Monday, 9 September 2013

How does Ukrainian Borsch differ from the Russian?

(can be Vegetarian if using vegetable stock)

Borsch is such a traditional Eastern Slavic dish, that every family has its unique recipe. There are several 'official' types of borsch including 'green borsch' which is made with sorrel, but this one is for the spring, as that's when fresh sorrel is first available. This recipe is based on my babushka’s way of making borsch. Though born in Russia she made it Ukrainian way. There is a joke that a Russian borsch is a bucket of water with one cabbage, two potatoes and three beetroots. Ukrainians, being blessed with rich produce, put pretty much all the autumnal vegetables in it. But the basics, what makes borsch - borsch and not just a vegetable soup, are the same: stock, potatoes, beetroots and cabbage. To make it more substantial, babushka would add to it pieces of boiled beef or pork from the stock bones, but you don't have to. Also, be warned, because it contains beetroot it may make your wee look pink!

Ingredients: Makes 6 portions
2.5l home made beef stock (see previous post. You can use veg stock instead, though it won't be authentic)
Sunflower oil (preferably unrefined, see cooking essentials)
2 large-ish beetroots - peeled and cut into thin batons - bigger than frites, but smaller than chips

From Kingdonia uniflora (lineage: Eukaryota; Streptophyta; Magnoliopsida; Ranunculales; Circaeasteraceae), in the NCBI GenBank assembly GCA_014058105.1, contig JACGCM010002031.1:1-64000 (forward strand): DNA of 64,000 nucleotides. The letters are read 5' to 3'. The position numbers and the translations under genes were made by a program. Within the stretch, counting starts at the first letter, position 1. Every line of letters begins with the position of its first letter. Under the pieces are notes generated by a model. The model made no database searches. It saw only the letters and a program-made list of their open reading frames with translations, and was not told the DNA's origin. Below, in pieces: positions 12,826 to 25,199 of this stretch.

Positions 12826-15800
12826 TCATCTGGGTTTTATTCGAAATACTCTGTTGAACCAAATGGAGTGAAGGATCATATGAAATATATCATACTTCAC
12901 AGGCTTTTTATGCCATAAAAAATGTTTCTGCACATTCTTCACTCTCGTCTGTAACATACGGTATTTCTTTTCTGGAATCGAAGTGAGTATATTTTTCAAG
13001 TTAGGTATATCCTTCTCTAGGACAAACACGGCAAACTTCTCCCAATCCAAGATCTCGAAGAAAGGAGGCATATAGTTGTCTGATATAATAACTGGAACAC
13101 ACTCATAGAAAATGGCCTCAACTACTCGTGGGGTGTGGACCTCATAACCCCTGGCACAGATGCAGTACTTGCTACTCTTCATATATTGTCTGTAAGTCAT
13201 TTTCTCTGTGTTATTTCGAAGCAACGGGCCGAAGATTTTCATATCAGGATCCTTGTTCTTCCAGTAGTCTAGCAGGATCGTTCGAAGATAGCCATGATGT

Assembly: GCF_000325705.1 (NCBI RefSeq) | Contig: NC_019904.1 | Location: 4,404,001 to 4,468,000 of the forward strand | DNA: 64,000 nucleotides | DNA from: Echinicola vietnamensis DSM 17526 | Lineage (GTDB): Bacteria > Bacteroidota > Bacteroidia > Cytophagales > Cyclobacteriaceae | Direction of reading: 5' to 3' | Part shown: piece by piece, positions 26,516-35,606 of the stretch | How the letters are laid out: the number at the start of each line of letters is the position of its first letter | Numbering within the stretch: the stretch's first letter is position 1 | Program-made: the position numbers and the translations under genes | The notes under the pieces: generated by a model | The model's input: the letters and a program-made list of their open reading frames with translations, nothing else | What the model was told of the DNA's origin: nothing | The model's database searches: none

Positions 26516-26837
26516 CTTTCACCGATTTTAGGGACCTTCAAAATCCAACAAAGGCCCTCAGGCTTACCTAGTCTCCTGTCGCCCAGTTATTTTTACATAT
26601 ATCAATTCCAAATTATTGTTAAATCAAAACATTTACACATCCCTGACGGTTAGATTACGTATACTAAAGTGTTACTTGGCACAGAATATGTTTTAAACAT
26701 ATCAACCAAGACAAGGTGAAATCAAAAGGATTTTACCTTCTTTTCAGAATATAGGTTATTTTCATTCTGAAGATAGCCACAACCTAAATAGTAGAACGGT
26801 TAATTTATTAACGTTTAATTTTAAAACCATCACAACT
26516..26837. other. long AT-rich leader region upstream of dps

2-3 medium carrots - cut into small chunks (I do cemicircles)
2 medium onions - thinly sliced
4-5 medium potatoes - cut into medium chunks
½ small white cabbage (400-500g) - shredded
2 red or orange peppers - cut into thin slices
½ tube (100g) of tomato paste
2 fresh tomatoes - cut into small chunks - or 1/2 tin of tinned tomatoes
1tbsp or so lemon juice or white wine vinegar
4-5 garlic cloves crushed
Salt and pepper

Sour cream or half fat creme freche and chopped fresh dill to garnish


Heat the oil in a large pot. Add the beetroots and fry for a few minutes, this is supposed to lock the colour in the beetroots as well as to tenderise then, as they take longer to cook. If you are using unrefined sunflower oil - smell it! There is no other smell that is so authentically East European! Add the carrots and see how the smell changes.  After a few minutes add the onions. Let the veg soften a bit then add beef stock.

Bring to the boil and let it simmer for 5 minutes on low heat. Add the potatoes. Season. Bring to the boil and simmer for another 10 minutes.

Add the cabbage, sweet peppers, tomatoes, tomato pure and lemon juice or vinegar. Taste it. It should have a slight acidity to it,  but still basically have a rich slightly sweet vegetably taste.

Simmer until the cabbage and potatoes are ready. Take off the heat. Add some crushed garlic.

Serve adding a spoonful of sour cream or creme freche and lots chopped fresh gill. Best eaten with crusty fresh bread.


  1. вот.. сготовила, между прочим мой первый борщ в жизни!

  2. И что, по моему рецепту? Ну и как? Поздравляю, на самом деле! В нашем полку прибыло! :)

  3. This has been a popular post and a lot of discussion went on a Ukrainain website I use on how to make borsch. It's all in Russian and Ukrainian, but here is a summary.

    Many people put white beans into the borsch. Great idea for the vegetarians. My babushka never did it, but she had another version, a so called 'Lent borsch' - more on that during Lent - when she did put beans into it and even added tinned fish, instead of meat.

    Lots of comments also indicated that one can make stock from pork ribs. My mum does it that way and claims that that's how babushka made it. I prefer beef stock myself, but I am not saying that may way is the right way. Pork ribs stock is made exactly the same way as the beef one, minus beef bones and ox tail obviously!